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June 4, 2009 | 0 Comments

The Congestion Paradox: Less cars, less money for transit

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Congestion Trends, 2007-2008 (Wall Street Journal)

Congestion Trends, 2007-2008 (Wall Street Journal)

As the economy slumps, there are fewer and fewer cars on the road as people drive less to reach jobs, goods and services.  It in turn means, of course, a reduction in congestion in major cities.   While such a decrease may seem like a dream for automobile commuters, its a quandry for transit agencies dependent on fuel tax, road and bridge tolls and sales tax to fund transportation projects.  Just as the demand for public transit is at a 50-year high, agencies are scrambling to find money as auto-dependent revenues decline.  Here’s the paradox: less cars on the road, the less money for public transit.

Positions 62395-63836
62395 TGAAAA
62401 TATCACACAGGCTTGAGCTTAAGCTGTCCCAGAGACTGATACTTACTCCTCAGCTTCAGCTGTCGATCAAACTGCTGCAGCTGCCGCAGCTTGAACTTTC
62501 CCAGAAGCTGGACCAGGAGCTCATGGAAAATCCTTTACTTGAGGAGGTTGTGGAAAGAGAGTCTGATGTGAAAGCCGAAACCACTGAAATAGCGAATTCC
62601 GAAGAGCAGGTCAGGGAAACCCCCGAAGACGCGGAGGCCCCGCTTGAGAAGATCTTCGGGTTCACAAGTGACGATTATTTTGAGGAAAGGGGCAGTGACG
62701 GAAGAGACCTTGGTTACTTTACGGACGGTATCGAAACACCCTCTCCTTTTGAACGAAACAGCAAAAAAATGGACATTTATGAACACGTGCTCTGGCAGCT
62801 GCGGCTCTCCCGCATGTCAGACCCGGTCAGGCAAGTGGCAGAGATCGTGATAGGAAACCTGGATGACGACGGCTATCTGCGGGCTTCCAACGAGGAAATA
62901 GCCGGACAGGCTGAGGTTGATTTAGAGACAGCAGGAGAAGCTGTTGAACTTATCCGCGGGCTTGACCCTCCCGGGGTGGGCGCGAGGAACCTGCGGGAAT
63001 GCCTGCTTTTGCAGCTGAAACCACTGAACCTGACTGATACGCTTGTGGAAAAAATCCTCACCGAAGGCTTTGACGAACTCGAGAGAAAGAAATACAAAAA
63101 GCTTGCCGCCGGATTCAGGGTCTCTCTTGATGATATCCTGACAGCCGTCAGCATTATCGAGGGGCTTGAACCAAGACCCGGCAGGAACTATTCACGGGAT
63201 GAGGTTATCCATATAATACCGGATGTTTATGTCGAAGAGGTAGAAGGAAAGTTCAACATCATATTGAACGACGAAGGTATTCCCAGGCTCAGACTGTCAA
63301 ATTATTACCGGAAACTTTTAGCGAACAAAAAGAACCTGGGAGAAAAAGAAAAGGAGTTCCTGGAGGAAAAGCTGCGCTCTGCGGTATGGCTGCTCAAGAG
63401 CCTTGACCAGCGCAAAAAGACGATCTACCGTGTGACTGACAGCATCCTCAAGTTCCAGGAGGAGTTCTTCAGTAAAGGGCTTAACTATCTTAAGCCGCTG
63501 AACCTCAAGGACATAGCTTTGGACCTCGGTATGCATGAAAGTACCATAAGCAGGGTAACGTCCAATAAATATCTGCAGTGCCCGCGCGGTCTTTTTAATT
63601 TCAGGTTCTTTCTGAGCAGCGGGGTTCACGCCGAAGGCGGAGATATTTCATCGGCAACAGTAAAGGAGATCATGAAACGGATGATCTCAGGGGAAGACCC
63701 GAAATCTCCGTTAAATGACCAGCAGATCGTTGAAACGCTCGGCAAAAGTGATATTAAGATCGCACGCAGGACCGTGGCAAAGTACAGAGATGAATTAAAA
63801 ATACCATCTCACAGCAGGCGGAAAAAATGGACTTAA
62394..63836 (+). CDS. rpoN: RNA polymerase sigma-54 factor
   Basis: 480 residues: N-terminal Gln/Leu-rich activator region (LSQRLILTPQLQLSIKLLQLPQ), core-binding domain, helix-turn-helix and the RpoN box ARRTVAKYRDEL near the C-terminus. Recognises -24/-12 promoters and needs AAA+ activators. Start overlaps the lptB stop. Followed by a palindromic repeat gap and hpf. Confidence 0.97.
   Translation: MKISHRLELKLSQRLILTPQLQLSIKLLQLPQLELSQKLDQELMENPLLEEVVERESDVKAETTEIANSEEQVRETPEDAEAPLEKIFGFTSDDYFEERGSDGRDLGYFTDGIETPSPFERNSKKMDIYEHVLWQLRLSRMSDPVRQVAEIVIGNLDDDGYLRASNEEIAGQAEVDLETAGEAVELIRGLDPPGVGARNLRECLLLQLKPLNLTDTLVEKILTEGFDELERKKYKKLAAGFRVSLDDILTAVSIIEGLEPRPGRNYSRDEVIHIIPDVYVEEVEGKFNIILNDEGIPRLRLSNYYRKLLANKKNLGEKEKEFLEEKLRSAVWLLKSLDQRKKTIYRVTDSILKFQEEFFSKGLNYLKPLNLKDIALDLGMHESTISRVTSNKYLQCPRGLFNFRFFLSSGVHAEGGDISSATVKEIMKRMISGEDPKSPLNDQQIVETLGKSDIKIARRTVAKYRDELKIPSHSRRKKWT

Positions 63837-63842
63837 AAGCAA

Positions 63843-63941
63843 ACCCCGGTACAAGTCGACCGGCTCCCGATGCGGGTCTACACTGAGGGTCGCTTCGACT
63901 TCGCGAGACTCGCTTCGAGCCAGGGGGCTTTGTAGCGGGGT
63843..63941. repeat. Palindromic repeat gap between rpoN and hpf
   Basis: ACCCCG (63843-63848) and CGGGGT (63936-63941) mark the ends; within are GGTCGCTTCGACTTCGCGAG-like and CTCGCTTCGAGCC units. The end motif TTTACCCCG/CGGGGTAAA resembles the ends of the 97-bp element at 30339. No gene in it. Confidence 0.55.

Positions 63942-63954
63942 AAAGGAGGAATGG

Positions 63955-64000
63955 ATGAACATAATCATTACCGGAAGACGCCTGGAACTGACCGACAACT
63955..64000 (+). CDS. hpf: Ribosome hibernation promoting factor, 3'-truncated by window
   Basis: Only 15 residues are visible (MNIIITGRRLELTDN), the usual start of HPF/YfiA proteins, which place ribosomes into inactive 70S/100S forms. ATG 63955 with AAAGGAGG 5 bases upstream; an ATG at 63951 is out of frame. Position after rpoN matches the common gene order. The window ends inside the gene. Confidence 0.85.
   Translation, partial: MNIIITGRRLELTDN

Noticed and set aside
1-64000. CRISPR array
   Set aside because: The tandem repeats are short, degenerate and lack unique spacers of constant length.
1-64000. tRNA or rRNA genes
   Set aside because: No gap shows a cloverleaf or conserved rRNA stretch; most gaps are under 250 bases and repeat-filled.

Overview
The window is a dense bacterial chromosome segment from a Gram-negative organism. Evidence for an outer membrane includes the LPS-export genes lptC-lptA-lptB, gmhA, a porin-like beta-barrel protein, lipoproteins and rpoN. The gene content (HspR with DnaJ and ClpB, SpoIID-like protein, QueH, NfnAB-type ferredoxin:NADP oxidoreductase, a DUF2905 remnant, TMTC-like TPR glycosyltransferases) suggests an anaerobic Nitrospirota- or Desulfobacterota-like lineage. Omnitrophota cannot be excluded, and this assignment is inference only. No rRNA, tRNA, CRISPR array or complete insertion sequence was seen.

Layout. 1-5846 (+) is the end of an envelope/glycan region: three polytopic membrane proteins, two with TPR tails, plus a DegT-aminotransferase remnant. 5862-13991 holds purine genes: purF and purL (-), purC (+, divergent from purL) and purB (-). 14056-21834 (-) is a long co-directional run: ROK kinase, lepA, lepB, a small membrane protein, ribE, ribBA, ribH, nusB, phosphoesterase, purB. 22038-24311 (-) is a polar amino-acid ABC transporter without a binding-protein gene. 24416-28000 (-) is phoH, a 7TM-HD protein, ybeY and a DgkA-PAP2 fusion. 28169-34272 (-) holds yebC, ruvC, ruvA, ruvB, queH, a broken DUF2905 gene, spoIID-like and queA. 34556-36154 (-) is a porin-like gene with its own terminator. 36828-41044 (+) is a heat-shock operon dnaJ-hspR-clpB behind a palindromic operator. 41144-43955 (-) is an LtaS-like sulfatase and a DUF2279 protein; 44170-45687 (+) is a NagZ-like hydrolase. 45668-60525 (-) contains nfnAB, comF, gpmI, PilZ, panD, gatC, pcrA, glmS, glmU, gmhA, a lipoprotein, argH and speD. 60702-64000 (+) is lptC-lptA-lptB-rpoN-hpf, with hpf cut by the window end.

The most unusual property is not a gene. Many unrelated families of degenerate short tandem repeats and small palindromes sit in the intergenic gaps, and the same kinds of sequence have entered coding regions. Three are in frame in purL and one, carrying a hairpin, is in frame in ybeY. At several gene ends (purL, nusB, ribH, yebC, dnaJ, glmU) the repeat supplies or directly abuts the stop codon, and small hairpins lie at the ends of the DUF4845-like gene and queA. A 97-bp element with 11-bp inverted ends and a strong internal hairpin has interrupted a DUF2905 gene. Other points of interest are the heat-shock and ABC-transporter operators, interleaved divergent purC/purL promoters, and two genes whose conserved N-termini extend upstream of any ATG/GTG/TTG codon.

The article highlights how other industries suffer as well: taxis, rental car service, drive-thru restaurants – all whom provide sales tax revenue.  Transportation agencies will have to struggle in the next few years to provide funding solutions as more Americans alter their transportation habits.

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Categories:
Economic Development, Transit Benefits

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